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Midterm

ENH 424 Midterm: ENH 424 Midterm Review NINE PAGES LONG
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Department
Environmental Health
Course Code
ENH 424
Professor
Marilyn Lee

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ENH 424 Midterm Review
Lecture 1-Introduction
Drinking water in Canada
o 89% of Canadians rely on municipal water systems, 9% use private wells
o Guelph/Waterloo use ground water aquifers rather than lake water
Water-borne illness in Canada
o Estimated 100,000 illnesses/year
o No systematic collection and surveillance is fragmented/outbreaks not always reported
Burden of water-borne illness
o Globally 1.8 billion people use faecally contaminated drinking water source
Walkerton Outbreak
o May-June 2000, 65% of population was hospitalized with gastrointestinal infections ,
resulting in 7 deaths
o Had significant public health and economic impacts
o Brought considerable attention to water quality issues in Ontario
o Operators lacked proper training and expertise, MOE inspection failed to detect poor
operator practices
o Preventable by use of continuous chlorine residual/turbidity monitors
Multi-barrier approach
o Advocated by Health Canada to protect drinking water quality
Lecture 2-Drinking Water Legislation, Systems and Standards
Municipal water treatment plants
o Coagulation and Flocculation
Chemicals (alum, iron, salts) added to aggregate smaller particles and form
larger ones through coagulation
Floulatio asi stirs ater, partiles further lup ito flos
o Sedimentation
Gravity causes flocs to settle to bottom, can then be removed
o Filtration
Conventional-most common, dual-media filter of anthracite & sand
Direct-no sedimentation process, requires low turbidity water
Slow sand (gravity filtration) and diatomaceous earth (pressure filtration)-
mostly for water of low turbidity
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find more resources at oneclass.com
Membrane-microfiltration and ultrafiltration, frequently require some source of
pre-treatment
o Disinfection/Distribution
primarily chlorine but sometimes UV or ozone included
other chemicals may be added to prevent distribution systems corrosion
fluoride may be added to prevent tooth decay
free chlorine residual-hypochlorous acid considered powerful disinfectant, low
levels maintained in drinking water distribution systems to ensure safety of
water after it is treated
Chloramination-application of ammonia and chlorine to produce a combined
chlorine residual (in the form of monochloramine), weak disinfectant but
sometimes used as it is highly persistent and less likely to form by-products
Drinking Water Legislation
o Ont. Reg. 170 covers sampling, testing, disinfection, reporting requirements for
municipal drinking water systems enforced by MOECC inspectors
o MOHLTC oversees small drinking water systems (SDWS) under Ont. Reg. 319/08
Designated Facilities
o Provide drinking water to people more at risk to illness, must follow special
requirements such as schools, health care facilities, restaurants, parks, campgrounds,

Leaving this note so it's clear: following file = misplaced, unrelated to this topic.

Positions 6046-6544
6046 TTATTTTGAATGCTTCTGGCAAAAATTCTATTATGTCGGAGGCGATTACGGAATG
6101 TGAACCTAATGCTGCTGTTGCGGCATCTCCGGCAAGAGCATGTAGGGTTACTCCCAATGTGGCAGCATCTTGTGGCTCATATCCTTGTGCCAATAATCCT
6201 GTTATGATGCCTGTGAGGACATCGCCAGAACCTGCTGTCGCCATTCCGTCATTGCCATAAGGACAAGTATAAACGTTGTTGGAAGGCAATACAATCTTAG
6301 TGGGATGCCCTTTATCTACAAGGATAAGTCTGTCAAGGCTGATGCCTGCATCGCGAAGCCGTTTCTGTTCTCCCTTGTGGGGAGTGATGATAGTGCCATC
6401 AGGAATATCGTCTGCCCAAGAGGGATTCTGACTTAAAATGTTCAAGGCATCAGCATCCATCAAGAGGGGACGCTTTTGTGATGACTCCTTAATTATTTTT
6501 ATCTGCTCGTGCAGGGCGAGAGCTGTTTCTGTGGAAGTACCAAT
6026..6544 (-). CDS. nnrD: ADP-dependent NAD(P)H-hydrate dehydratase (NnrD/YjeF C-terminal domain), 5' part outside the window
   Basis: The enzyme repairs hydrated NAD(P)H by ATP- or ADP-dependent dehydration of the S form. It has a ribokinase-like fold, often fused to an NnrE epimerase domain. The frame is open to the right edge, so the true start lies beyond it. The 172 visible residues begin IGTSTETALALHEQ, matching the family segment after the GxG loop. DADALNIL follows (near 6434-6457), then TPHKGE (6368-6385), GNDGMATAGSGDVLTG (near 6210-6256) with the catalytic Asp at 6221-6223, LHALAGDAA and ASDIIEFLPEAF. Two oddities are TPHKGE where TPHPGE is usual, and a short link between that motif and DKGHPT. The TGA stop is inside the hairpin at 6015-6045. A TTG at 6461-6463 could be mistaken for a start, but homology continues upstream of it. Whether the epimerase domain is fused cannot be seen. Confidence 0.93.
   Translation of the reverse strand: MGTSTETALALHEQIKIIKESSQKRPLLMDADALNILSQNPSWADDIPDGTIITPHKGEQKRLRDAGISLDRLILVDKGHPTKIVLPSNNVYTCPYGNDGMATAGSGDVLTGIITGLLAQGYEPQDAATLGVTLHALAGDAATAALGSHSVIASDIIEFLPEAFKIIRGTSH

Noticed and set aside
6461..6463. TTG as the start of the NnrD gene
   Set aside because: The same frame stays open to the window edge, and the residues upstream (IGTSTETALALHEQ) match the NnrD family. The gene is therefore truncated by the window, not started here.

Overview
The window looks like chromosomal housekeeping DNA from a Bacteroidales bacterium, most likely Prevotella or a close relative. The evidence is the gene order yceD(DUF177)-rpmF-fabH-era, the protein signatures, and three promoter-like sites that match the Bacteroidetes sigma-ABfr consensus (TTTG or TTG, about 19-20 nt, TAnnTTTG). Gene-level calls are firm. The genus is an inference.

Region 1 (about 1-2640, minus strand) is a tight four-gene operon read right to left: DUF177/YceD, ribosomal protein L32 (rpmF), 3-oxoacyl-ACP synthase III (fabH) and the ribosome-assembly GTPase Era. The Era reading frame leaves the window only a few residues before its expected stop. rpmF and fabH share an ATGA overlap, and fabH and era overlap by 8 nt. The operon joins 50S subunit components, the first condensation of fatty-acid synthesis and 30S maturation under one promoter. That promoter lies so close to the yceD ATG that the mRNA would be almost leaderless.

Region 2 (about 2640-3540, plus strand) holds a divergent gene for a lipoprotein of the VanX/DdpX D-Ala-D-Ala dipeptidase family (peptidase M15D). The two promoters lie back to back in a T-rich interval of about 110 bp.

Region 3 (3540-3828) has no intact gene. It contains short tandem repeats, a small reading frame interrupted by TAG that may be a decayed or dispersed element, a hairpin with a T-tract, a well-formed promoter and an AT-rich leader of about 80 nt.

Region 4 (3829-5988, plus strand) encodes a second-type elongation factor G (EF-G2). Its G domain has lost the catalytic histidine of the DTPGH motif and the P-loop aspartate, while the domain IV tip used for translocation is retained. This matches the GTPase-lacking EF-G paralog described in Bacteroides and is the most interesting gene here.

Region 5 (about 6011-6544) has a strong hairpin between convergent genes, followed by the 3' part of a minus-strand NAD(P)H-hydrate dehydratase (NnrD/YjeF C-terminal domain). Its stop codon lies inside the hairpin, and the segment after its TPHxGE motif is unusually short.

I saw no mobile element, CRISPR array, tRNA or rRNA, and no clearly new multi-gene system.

seiors failities, urseries, uiersities/olleges, eergey shelters
SDWS: Ont. Reg. 319/08
o Any place where general public has access to a washroom, drinking fountain, shower
o Hotels, seasonal trailer parks w less than 5 connections, community centers, places of
worship, golf clubs, provincial parks, commercial facilities
o Must have a designated trained operator and notify MOH before construction or
alteration and receive written permission before operating
o Must make any test results available for public inspection during business hours
o For seasonal systems (closed more than 60 days consecutively)
Sample for E. Coli
Notify MOH with opening date, contact info, test results
o Risk Assessment
Categorized as high, moderate or low risk usig MOHLTC ‘isk Categorizatio
(RCat) tool
High risk systems inspected every two years
Moderate/low risk systems inspected every four years
RCat considers source water, sampling history, treatment/distribution,
operations, users
o *Directives-required actions for operator based on RCat assessment, SDWS operators
may be required to
Install treatment devices
Establish specific frequencies, locations, methods of sampling
Sample specific biological, chemical, radiological or other parameters
Conduct other operational tests
Maintain specific records
Meet specified training requirements
Post/maintain warning signs for users to not consumer water (MOH approved)
o Adverse events-operators immediately report every adverse observation
(contamination, back flows, inappropriate water filtration) and adverse test results
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find more resources at oneclass.com
o Treatment
Required for surface water supplies, optional for groundwater supplies
Must be in continuous operation when water is supplied/maintained
Must maintain chlorine residual of 0.05mg/L or 0.25mg/L chloramine
Water treatment must be cut off if other treatment is used
Adequate supply must be stored safely and securely nearby
o Sampling
Generally taken at point where water enters distribution system
Chlorine residual samples taken anytime microbiological sample are taken
All testing to be done in licensed labs
Operators to follo orretie atios id a aderse oseratio/test result
occurs such as
Checking/fixing equipment
Shock chlorination
Flushing distributive system
Notifying users to boil water/use alternate source
Resampling and testing
Notifying MOH
Drinking Water Standards: Ontario
o Ont. Reg. 169/03 lists enforceable standards in drinking water
o Includes Maximum Acceptable Concentrations (MAC), aesthetic objectives (AO) and
operational guidelines (OG)
Drinking Water Guidelines: Canada
o Published by Health Canada, updated regularly and posted online
o To be considered for guidelines contaminants should meet all of the following criteria
Exposure could lead to adverse health effects in humans
Frequently detected or could occur in a large number of drinking water supplies
Could be found in drinking water levels sufficient to cause adverse health effects
Microbiological Standards
o Monitoring for all pathogens that could be present not technically or economically
feasible, faecal indicator bacteria used to verify microbiological safety of drinking water
E. Coli must not be detectable
Enteric protozoa 2-3 log reduction according to O. Reg. 170/03, minimum 3 log